Natural Healing: Anise


Anise
( the licorice herb )

Anise, a native to the Mediterranean region, the hern was so important as a cash crop in biblical times,it was used as a medium of exchange for payment of taxes. The New testament in Matthew 23;23 states Ye pay tithes of mint, anise, and cumin. Anise was introduced to Britain by the Romans, it was so popular in medieval England in 1305, King Edward 1 placed a special tax on the highly priced plant, using proceeds to fund necessary repairs on the London Bridge. Today anise is cultivated mainly in Spain and Russia where it thrives in the dry climactic conditions.
Anise is a annual plant, and a member of the carrot and parsley family. During the first year, a rosette of fairly large, wide leaves grows out of its spindle shaped root. The following year the plant sends up a round, furrowed stem, whose lowest leaves are almost undivided, while the upper leaves exhibit progressively deeper cuts with smaller pinnate. The stalk branches, and by midsummer, 2 inch cluster of miniature flowers somewhat resembling Queen Anne’s, appear. The seeds which contain 2 to 3 percent essential oils, protein, fat, and sugar, are flattened, oval, downy, and gray brown in color. You can grow anise from seeds by planting at a depth of 1/8 inch, in rows 2 1/2 to 3 feet apart in the spring months after danger of frost has passed. The seeds need a temperature of 70 degrees to germinate, typically in 1 to 2 weeks. It needs a rich well drained soil and full exposure to the sunlight is best, but the herb will tolerate poorer soil and filtered light. The herb’s taproot precludes successful transplanting beyond the seedling stage, so the seeds should be planted where the plant are to remain.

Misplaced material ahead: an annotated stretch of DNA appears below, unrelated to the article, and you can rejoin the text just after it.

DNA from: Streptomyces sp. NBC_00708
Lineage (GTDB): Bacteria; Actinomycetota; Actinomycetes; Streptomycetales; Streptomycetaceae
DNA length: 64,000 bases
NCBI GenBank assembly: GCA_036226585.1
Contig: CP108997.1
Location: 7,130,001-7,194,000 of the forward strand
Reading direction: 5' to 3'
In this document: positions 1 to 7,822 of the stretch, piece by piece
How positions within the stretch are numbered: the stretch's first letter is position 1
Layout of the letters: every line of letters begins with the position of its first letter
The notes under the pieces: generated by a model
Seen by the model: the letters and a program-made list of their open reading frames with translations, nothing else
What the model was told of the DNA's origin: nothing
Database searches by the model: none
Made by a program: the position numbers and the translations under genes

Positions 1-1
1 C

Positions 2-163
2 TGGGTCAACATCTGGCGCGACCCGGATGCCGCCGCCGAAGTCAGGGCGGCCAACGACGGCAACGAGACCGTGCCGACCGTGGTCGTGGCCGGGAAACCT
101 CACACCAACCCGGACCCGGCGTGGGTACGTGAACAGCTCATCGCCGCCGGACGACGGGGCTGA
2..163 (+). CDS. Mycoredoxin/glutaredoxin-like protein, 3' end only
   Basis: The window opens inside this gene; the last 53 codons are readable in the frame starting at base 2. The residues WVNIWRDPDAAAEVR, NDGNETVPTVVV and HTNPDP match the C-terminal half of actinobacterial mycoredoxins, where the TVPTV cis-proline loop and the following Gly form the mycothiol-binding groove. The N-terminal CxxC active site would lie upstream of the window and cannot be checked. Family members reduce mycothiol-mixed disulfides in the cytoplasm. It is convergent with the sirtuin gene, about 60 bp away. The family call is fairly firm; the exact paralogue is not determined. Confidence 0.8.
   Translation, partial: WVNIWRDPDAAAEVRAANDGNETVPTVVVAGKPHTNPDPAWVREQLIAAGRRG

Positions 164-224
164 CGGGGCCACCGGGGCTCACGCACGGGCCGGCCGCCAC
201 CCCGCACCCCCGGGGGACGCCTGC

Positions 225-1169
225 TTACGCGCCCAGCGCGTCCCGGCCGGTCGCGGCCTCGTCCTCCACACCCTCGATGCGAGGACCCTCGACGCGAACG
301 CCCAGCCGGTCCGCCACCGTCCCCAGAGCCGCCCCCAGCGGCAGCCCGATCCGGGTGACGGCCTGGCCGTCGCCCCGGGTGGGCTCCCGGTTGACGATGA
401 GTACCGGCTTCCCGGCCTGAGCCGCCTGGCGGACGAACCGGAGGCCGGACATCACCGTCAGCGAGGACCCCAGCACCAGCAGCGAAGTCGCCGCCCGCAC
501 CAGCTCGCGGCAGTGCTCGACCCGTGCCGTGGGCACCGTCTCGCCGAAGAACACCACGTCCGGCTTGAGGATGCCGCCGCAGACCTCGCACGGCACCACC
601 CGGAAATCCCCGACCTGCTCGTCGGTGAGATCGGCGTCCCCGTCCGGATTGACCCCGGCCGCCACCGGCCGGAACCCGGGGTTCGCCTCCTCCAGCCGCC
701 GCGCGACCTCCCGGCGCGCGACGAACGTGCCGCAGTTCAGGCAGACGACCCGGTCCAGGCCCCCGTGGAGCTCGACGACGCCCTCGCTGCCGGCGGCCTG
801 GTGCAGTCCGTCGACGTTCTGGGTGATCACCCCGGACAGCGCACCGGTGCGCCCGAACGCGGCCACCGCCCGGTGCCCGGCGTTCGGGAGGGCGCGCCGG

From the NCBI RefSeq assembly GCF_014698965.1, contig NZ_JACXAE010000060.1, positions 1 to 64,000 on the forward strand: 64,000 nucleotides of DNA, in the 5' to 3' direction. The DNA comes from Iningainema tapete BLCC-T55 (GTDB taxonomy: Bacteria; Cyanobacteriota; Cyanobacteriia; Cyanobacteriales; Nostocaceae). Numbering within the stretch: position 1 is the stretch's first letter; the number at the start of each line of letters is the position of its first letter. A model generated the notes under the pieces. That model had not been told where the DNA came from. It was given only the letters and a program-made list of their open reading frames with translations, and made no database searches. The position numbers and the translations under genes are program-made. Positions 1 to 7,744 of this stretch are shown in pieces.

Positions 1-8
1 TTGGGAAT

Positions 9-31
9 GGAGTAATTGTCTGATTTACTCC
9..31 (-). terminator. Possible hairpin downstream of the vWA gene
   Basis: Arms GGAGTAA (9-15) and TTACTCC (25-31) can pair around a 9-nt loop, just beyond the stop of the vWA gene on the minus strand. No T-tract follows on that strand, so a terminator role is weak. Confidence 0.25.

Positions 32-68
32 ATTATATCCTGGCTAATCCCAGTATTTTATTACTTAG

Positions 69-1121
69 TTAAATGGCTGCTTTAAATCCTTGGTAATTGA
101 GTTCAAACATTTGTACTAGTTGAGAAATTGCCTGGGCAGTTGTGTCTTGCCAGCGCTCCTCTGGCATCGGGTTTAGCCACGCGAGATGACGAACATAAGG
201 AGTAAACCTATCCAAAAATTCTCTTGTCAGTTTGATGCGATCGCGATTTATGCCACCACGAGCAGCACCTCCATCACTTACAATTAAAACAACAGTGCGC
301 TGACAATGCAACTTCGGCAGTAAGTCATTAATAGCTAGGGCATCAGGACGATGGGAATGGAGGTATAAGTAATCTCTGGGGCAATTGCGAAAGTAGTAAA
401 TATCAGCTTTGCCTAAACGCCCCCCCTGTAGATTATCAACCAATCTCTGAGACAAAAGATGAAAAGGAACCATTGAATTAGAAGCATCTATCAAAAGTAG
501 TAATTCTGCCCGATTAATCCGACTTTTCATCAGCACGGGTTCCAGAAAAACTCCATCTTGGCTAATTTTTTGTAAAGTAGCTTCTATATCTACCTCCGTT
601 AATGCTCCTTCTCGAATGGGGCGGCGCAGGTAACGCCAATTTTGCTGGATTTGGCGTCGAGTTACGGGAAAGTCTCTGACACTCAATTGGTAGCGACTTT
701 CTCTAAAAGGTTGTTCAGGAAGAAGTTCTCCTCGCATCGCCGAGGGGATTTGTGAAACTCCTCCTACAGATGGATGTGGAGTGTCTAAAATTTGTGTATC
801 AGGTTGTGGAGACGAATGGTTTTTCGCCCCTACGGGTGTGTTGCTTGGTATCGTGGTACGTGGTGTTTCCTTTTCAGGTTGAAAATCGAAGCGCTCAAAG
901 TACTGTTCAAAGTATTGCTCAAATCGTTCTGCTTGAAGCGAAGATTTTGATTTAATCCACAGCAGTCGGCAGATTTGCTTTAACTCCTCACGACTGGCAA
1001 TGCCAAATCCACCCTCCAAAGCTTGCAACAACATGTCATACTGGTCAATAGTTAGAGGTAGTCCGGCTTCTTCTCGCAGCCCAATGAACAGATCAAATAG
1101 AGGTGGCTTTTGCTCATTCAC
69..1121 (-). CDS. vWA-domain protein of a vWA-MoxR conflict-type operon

Medicinal use of anise is deeply rooted in the annals of botanical healing. In the days of Hippocrates, physicians widely dispensed the herb for the treatment of coughs, and to help clear mucus from the respiratory system. Modern scientific studies have validated these traditional therapeutic uses, after discovering that creosol and alpha-pinenen, two chemicals contained within the herb, do indeed loosen bronchial secretions making them easier to expectorate.
Pliny the Elder, a Roman naturalist, recommended chewing fresh anise seed as a breath fresher and digestive aid. Generations of nursing mothers in Central America have advocated the use of a decoction of anise seeds 2 to 4 grams per cup of water, to promote the flow of milk. Researchers attribute this to dianethole and photoanethole, chemicals in anise which are similar to female sex hormone, estrogen. The mild, estrogenic activity may also relieve some of the discomforts associated with menopause.
Note do not confuse anise with Japanese anise ( lllicium landeolatum ) which is highly toxic.

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